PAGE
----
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Solid Waste Management and Recycling PDF

318 Pages·2004·1.83 MB·English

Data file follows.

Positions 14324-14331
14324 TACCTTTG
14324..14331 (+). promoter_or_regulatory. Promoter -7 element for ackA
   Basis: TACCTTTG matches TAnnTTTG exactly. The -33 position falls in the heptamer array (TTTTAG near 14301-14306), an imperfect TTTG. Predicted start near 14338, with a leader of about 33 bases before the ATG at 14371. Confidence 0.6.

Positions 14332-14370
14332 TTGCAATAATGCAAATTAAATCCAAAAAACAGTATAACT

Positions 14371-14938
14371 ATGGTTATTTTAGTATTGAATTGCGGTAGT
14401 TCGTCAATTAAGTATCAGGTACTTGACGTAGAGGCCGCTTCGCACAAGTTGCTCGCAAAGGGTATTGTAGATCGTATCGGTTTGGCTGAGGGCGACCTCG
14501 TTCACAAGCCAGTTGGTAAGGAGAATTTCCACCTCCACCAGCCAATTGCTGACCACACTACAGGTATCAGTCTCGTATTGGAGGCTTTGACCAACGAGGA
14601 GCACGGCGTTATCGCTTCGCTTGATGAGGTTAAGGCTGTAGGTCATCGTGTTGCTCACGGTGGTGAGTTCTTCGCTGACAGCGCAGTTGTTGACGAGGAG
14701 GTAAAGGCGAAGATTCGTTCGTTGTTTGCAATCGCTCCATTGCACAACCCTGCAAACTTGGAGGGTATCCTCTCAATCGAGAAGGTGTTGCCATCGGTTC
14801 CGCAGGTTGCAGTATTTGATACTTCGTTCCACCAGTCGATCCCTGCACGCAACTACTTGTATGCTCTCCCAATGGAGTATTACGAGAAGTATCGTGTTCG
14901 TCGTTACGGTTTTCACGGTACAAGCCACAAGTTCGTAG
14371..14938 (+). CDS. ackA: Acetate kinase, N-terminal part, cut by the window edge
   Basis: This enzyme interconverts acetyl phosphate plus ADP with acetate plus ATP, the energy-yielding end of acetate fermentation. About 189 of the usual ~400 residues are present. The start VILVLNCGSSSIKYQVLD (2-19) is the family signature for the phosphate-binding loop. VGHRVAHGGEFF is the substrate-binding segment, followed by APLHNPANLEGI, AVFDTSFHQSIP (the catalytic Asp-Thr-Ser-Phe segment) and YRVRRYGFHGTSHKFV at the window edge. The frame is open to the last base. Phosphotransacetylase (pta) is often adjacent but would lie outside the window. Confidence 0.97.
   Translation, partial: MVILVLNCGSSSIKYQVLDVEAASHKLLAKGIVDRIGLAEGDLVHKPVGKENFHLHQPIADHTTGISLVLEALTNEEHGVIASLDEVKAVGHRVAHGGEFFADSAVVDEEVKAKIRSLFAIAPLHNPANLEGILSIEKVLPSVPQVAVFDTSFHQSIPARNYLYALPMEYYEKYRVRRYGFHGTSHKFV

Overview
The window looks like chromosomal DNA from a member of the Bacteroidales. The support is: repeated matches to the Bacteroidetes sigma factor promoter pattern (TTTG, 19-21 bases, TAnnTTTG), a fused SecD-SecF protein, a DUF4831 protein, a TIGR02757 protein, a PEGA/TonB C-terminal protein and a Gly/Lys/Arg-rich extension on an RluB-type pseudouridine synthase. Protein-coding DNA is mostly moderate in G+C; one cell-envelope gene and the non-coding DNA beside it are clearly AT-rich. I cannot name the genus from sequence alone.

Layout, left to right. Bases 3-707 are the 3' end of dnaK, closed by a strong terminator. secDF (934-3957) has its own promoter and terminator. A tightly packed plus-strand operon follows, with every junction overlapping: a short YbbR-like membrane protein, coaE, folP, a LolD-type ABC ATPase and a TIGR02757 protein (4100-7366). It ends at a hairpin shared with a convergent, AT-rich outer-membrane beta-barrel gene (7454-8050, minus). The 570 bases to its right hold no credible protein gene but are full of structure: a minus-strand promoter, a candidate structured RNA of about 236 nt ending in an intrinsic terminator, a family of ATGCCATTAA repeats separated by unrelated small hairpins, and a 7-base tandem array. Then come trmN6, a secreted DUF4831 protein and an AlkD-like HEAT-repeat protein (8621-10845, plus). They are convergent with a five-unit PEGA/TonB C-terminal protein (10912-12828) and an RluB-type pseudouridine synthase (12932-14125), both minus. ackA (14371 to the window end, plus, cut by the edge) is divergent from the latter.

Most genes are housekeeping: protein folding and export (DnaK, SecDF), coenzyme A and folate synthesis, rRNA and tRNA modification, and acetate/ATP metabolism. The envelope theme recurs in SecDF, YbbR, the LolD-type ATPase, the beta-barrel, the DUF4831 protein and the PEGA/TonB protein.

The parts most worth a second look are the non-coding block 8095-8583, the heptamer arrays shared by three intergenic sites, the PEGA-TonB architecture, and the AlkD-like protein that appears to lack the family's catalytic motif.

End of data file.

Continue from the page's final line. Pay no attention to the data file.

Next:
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Solid Waste Management and Recycling The GeoJournal Library Volume 76 Managing Editor: Max Barlow, Concordia University, Montreal, Canada Founding Series Editor: Wolf Tietze, Helmstedt, Germany Editorial Board: Paul Claval, France Yehuda Gradus, Israel Risto Laulajainen, Sweden Sam Ock Park, South Korea Herman van der Wusten, The Netherlands The titles published in this series are listed at the end of this volume. Solid Waste Management and Recycling Actors, Partnerships and Policies in Hyderabad, India and Nairobi, Kenya edited by ISA BAUD University of Amsterdam, The Netherlands JOHAN POST University of Amsterdam, The Netherlands and CHRISTINE FUREDY York University, Toronto, Canada KLUWER ACADEMIC PUBLISHERS NEW YORK,BOSTON, DORDRECHT, LONDON, MOSCOW eBookISBN: 1-4020-2529-7 Print ISBN: 1-4020-1975-0 ©2004 Kluwer Academic Publishers NewYork, Boston, Dordrecht, London, Moscow Print ©2004 Kluwer Academic Publishers Dordrecht All rights reserved No part of this eBook maybe reproducedortransmitted inanyform or byanymeans,electronic, mechanical, recording, or otherwise,withoutwritten consent from the Publisher Createdin the United States of America Visit Kluwer Online at: http://kluweronline.com and Kluwer's eBookstoreat: http://ebooks.kluweronline.com TABLE OF CONTENTS Foreword and acknowledgements vii Chapter 1 Markets, partnerships and sustainable development in solid waste management; raisingthequestions 1 Isa Baud Part I Collection, transportation and disposal of urban solid waste Chapter 2 Evolving partnerships in the collection ofurban solid waste in the developing world 21 Johan Post Chapter 3 Collection, transportation and disposal of urban solid waste in Hyderabad 37 S. Galab, S. Sudhakar Reddy and Johan Post Chapter 4 Collection, transportation anddisposalof urban solid waste in Nairobi 61 Moses M. Ikiara, Anne M. Karanja and Theo C. Davies Chapter 5 Trial and error in privatisation; the case of Hyderabad’s solid waste management 93 Jaap Broekema Part II Reuse, recovery and recycling of urban inorganic solid waste Chapter 6 Reuse, recovery and recycling of urban inorganic solid waste; modalities, commodity chains and sustainable development 115 Isa Baud vi TABLEOFCONTENTS Chapter 7 Reuse, recovery and recycling ofurban inorganic solid waste in Hyderabad 133 S.Galab, S. Sudhakar Reddy and Isa Baud Chapter 8 Reuse, recovery and recycling ofurbaninorganic solid waste in Nairobi 161 Anne M. Karanja, Moses M. Ikiara and Theo C. Davies Part III: Reuse of urban organic solid waste Chapter 9 Urban organic solid waste: reusepractices and issues for solid waste managementindevelopingcountries 197 Christine Furedy Chapter 10 Urban organic solid waste: practicesinHyderabad 213 S. Galab, S. Sudhakar Reddy and Isa Baud Chapter 11 Demand for compost from urbanorganicsolid wastes in Hyderabad 229 Christine Furedy and Raakhee Kulkarni Chapter 12 Urban organic solid waste: practices in Nairobi 241 Theo C. Davies, Moses M. Ikiara, Anne M. Karanja and Christine Furedy Part IV: Conclusions Chapter 13 Government, market and community in urban solid waste management; problems and potentials in the transition to sustainable development 259 Johan Post and Isa Baud Methodological appendix 283 Bibliography 289 FOREWORD AND ACKNOWLEDGEMENTS The project on which this book is based, results from the interest within the group of staff and junior researchers at the University of Amsterdam on how urban environ- mental management could be made more sustainable. Earlier studies in India and Peru had given us knowledge on how widespread small enterprises recycling waste mate- rials for profit and people picking waste were in many cities in the South. It also led to a realisation of how important the contribution of such activities was to reducing waste flows, despite the fact that such activities occurred in semi-illegal contexts and received no recognition from governments or middle-class residents. The debate on how to combine ecological sustainability with socio-economic improvements in the lives of many urban citizens, led to the formulation of the project that lies behind this book. It aimed at improving our understanding of the factors that underlie the dynamics of the provision of a particular urban environmental service (solid waste management), and also at providing policymakers and city managers with ideas about how they can tackle the problems of improving the quality of the urban environment they are dealing with daily. This project could not have been carried out without the help of a great many people. Our grateful thanks goes first of all to the EU INCO-DC Programme, which provided a generous grant for the research project on Enabling Strategies for Urban Environ- mental Management in Mega-cities (ERBIC18CT970152). The Consortium formed for the project consisted of researchers from the Amsterdam Global Issues and Devel- opment Studies Institute (AGIDS), Department of Human Geography, University of Amsterdam as coordinator under my guidance, the International Institute of Environ- ment and Development (IIED) in London, under the guidance of Dr. D. Satterthwaite, the Centre for Economic and Social Studies in Hyderabad, India under guidance of Dr. S.Galab, and the School of Environmental Studies, Moi University, Eldoret, Kenya, under guidance of Prof. Dr. Th. Davies. The teams put together from each contributing institute consisted of dedicated researchers, from different disciplinary backgrounds who were willing to listen to each others’ language and start to identify a common language. Furthermore, the project could benefit from the synergy arising from joining expertise on various aspects of the solid waste sector. We had experts on the privatisation of solid waste collection, on the organisation of the recycling business, on the role of local commu- nities and their organisations in waste management, on the use of organic waste matter in (peri-)urban agriculture, and on the environmental hazards connected to waste. viii FOREWORDAND ACKNOWLEDGEMENTS At IIED, Dr. David Satterthwaite and Dr. Cecilia Tacoli provided generous hospitality for two workshops and incisive comments on discussions and earlier versions of the manuscript, the latter contributing a background paper on rural-urban interactions. They also generously provided for the time contributed by Chris Furedy to the research project. The Centre for Economic and Social Studies, under the guidance of Dr. Mahendra Dev, provided for the time spent by Dr.S. Galab and Dr. S. Sudahkar Reddy on the field studies done inside and around Hyderabad with their teams, and their reports to the project team. The team in Kenya consisted of people from the School of Environmental Studies, Moi University and researchers already working with staff from AGIDS at the University of Amsterdam. Despite the changing compo- sition of the team, Prof. Theo Davies as coordinator and Anne Karanja and Dr. Moses Ikiara completed the fieldstudies with dedication, formed an integral part of the discussions at the workshops throughout the project, and contributed the chapters found here. Several contributions were also made by others to the project: Dr. M. Put contributed an interesting commissioned paper on the use of different types of organic manure – including urban solid waste – by farmers in areas around Hyderabad, India, broad- ening our understanding of the ways in which urban-rural links develop and wane. Anne Karanja wrote a working paper on the informal recycling sector in Nairobi, on the basis of her fieldwork studies for her Ph.D., which illustrated the differences in depth and complexity of the Kenyan and Indian situations. Erwin Koster of the University of Amsterdam carried out a field study on urban farmers in Nairobi, complementary to the work in India, in order to improve our understanding of the ways in which farmers use organic manure and waste materials in their farming strat- egies. Finally, Dr. Johan Berkhout carried out a transect study in Nairobi, pinpointing geographically areas of activities in SWM within the urban system, laid down in a CD-Rom. R. Dhanalakshmi checked recent elements concerning community-based initiatives in Hyderabad for finalization of the manuscript. Editing the final manuscript is a process in itself, and I would like to thank my co-editors for the generous amounts of time they made available to bring the manu- script to completion. Particularly, I would like to thank Dr. Johan Post, who provided the main liaison with the publisher and the layout-editor Anne van der Zwalmen during this process. Finally, the assistance of the University of Amsterdam project bureau was invaluable in guiding me through the maze of administrative and financial reporting throughout the project period. Particular thanks goes to Harry van Kesteren, who remained unruffled throughout and coordinated with his financial counterparts from the other contributing institutions, and the desk officers from the European Union, who provided backstopping for this project. Isa Baud Project Coordinator July 2003 ISA BAUD CHAPTER 1 MARKETS, PARTNERSHIPS AND SUSTAINABLE DEVELOPMENT IN SOLID WASTE MANAGEMENT; RAISING THE QUESTIONS 1.1. INTRODUCTION The global economic crisis in the 1970s led to significant transformations in interna- tional and national institutional arrangements. Major actors on the international stage – countries such as the US and the UK, transnational corporations and the Bretton Woods institutions – strongly advocated the primacy of the market and the retreat of the state. Such neo-liberal ideas on market liberalisation and deregulation were imposed on many countries in Africa, Asia and Latin America under the aegis of struc- tural adjustment programmes. One area governments in the South were strongly advised to withdraw from was that of direct provision of basic services. However, the results of these reform programmes were less successful than expected. Although state governments reduced spending and economic growth occurred after an initial period in some countries, the late 1980s were characterised by increasing disparities between rich and poor. Within many southern states, urban poverty and informalisation of employment and economic activities grew rapidly, presenting huge problems for local authorities to deal with. In many cities, new forms of collective organisation started to emerge among poor households together with a variety of non-governmental organisations (NGOs) in order to counter poverty and promote community and neighbourhood development. In the 1990s, the limits of the free market approach were increasingly recognized by even its most fervent advocates. Furthermore, the collapse of state communism and the fall of the Berlin Wall had created an entirely new political climate, one favourable to the democratic reform of state bureaucracies. The difficulties that many countries in the south, but also in the former communist world, experienced in their transition to a market economy also fuelled an interest in the (democratic) institutions that underpin processes of development. Economists have expressed this interest by looking at the role of meso-level institutions and how they influence economic growth1. 1 I. Baud et al. (eds.), Solid Waste Management and Recycling, 1-18. © 2004 Kluwer Academic Publishers. Printed in the Netherlands.